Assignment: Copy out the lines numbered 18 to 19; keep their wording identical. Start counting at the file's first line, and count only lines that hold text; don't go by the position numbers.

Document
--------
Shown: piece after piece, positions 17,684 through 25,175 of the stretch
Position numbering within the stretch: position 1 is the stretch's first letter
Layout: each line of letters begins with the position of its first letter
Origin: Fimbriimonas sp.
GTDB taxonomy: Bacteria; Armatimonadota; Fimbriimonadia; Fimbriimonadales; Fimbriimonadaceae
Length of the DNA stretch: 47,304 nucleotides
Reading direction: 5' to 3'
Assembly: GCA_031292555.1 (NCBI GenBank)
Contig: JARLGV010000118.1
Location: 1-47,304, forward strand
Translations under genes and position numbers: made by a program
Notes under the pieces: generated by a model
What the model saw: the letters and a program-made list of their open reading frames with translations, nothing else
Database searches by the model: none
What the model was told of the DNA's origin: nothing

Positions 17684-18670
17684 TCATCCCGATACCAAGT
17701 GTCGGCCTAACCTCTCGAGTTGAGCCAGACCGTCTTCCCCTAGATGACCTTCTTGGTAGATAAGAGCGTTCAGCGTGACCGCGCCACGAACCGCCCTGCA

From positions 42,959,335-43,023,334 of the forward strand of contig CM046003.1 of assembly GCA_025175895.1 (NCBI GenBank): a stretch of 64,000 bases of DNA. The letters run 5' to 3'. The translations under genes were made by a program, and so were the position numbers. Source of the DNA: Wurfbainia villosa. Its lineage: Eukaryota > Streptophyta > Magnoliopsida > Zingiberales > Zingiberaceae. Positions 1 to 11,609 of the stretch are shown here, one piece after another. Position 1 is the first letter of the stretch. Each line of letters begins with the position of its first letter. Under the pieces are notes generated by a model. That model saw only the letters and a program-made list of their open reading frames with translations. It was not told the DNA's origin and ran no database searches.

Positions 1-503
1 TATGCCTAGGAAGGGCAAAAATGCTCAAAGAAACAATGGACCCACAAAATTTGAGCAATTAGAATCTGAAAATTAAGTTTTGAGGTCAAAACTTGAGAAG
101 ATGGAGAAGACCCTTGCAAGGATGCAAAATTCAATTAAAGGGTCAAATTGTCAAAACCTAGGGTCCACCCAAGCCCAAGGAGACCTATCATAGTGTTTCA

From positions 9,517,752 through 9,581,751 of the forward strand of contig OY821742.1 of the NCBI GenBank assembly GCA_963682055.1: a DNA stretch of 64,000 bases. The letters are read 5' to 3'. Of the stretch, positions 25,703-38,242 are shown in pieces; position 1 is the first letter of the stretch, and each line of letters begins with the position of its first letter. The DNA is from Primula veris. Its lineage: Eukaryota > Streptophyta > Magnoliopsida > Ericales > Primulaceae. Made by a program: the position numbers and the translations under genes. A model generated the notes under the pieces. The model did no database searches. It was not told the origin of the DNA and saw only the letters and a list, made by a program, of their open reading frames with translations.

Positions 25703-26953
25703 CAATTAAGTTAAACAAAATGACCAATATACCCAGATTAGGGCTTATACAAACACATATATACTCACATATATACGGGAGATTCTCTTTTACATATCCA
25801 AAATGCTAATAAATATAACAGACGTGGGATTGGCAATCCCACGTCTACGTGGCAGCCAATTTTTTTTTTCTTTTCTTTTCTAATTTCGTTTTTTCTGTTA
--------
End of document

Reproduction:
17701 GTCGGCCTAACCTCTCGAGTTGAGCCAGACCGTCTTCCCCTAGATGACCTTCTTGGTAGATAAGAGCGTTCAGCGTGACCGCGCCACGAACCGCCCTGCA

From positions 42,959,335-43,023,334 of the forward strand of contig CM046003.1 of assembly GCA_025175895.1 (NCBI GenBank): a stretch of 64,000 bases of DNA. The letters run 5' to 3'. The translations under genes were made by a program, and so were the position numbers. Source of the DNA: Wurfbainia villosa. Its lineage: Eukaryota > Streptophyta > Magnoliopsida > Zingiberales > Zingiberaceae. Positions 1 to 11,609 of the stretch are shown here, one piece after another. Position 1 is the first letter of the stretch. Each line of letters begins with the position of its first letter. Under the pieces are notes generated by a model. That model saw only the letters and a program-made list of their open reading frames with translations. It was not told the DNA's origin and ran no database searches.